University of Pittsburgh John E. Murray Faculty Scholar in Law and Bioethics professor Greer Donley, who frequently writes about legal issues related to abortion debate, said in a series on Jan. 3-4 tweets that Pro-Choice advocates “should be celebrating this FDA announcement too much.”

The FDA announcement “does nothing more than flesh out the FDA’s decision from Dec. 2021,” she wrote. “There is not much new  here & it’s frustrating it took over a year to get the details.”

The FDA pharmacy certification is unneeded, Donley wrote. “When it removed the in-person dispensing requirement in 2021, it could have just let any pharmacy dispense mifepristone as all other drugs. I’m glad it looks like the policy won’t be too burdensome, but it’s unnecessary,” she said.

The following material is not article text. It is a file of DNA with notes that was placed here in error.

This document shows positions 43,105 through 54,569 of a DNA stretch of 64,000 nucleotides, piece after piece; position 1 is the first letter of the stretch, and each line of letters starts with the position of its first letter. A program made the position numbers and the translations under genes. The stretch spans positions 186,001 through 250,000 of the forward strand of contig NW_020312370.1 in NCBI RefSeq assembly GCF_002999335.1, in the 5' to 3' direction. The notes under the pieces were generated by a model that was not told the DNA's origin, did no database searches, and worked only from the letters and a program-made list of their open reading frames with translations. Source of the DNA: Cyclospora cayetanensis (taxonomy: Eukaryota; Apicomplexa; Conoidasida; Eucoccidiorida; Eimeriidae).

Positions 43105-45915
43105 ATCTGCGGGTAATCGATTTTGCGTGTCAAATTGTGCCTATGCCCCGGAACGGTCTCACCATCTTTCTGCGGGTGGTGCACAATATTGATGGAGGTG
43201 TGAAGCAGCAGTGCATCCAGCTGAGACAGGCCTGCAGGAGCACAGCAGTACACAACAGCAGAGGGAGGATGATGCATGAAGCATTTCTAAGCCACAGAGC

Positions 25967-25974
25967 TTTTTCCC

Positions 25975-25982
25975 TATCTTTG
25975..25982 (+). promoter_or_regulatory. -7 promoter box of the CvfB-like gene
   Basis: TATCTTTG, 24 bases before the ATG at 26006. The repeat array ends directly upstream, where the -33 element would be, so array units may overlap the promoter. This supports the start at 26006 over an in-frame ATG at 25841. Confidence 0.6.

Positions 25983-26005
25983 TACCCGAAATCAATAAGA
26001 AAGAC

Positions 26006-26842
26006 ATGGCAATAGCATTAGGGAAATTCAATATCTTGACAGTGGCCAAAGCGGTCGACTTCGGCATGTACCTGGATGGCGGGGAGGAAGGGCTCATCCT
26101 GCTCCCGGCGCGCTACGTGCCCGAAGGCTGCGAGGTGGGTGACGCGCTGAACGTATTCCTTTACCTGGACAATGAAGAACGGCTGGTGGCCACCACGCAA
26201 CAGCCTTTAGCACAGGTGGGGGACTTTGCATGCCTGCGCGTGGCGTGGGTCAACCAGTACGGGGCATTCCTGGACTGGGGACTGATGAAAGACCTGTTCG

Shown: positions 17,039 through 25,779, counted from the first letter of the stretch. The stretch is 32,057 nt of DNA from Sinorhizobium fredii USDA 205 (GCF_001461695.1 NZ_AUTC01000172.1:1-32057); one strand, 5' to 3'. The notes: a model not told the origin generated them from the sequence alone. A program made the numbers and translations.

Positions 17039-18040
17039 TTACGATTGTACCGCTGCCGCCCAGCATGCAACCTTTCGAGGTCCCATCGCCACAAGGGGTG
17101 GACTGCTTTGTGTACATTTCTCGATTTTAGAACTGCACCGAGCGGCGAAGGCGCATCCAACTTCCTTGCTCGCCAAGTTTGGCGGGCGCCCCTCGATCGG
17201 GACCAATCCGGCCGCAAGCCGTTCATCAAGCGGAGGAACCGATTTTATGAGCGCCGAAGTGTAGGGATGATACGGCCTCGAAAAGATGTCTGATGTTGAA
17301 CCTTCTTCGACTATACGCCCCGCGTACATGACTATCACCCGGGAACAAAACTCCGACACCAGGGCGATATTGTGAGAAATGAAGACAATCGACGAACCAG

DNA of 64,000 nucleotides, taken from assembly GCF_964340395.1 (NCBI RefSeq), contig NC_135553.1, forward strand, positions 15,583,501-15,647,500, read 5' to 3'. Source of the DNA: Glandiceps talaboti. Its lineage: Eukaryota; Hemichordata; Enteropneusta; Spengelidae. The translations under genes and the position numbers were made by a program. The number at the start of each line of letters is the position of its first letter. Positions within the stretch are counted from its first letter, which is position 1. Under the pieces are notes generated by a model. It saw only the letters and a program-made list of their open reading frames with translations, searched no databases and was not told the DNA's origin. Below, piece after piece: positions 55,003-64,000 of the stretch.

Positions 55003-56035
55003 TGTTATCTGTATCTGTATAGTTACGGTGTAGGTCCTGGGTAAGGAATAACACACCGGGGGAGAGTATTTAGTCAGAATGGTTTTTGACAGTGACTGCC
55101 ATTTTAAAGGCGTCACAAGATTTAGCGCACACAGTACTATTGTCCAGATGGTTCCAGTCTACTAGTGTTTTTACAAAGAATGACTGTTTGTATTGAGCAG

Donley said what impact the rule-change has will depends on whether “brick-and-mortar pharmacies get on board, and I’m not optimistic the big chains most Americans rely on will become certified.”

A CVS Health spokesman said Jan. 3 the drugstore chain was reviewing the FDA rule-change “to determine the requirements to dispense in states that do not restrict the dispensing of medications prescribed for elective termination of pregnancy.”

Walgreens issued a statement that said it was also reviewing the FDA’s regulatory change. “We will continue to enable our pharmacists to dispense medications consistent with federal and state law,” it said.

John Haughey

John Haughey has been a working journalist since 1978 with an extensive background in local government, state legislatures, and growth and development. A graduate of the University of Wyoming, he is a Navy veteran who fought fires at sea during three deployments aboard USS Constellation. He’s been a reporter for daily newspapers in California, Washington, Wyoming, New York, and Florida; a staff writer for Manhattan-based business trade publications.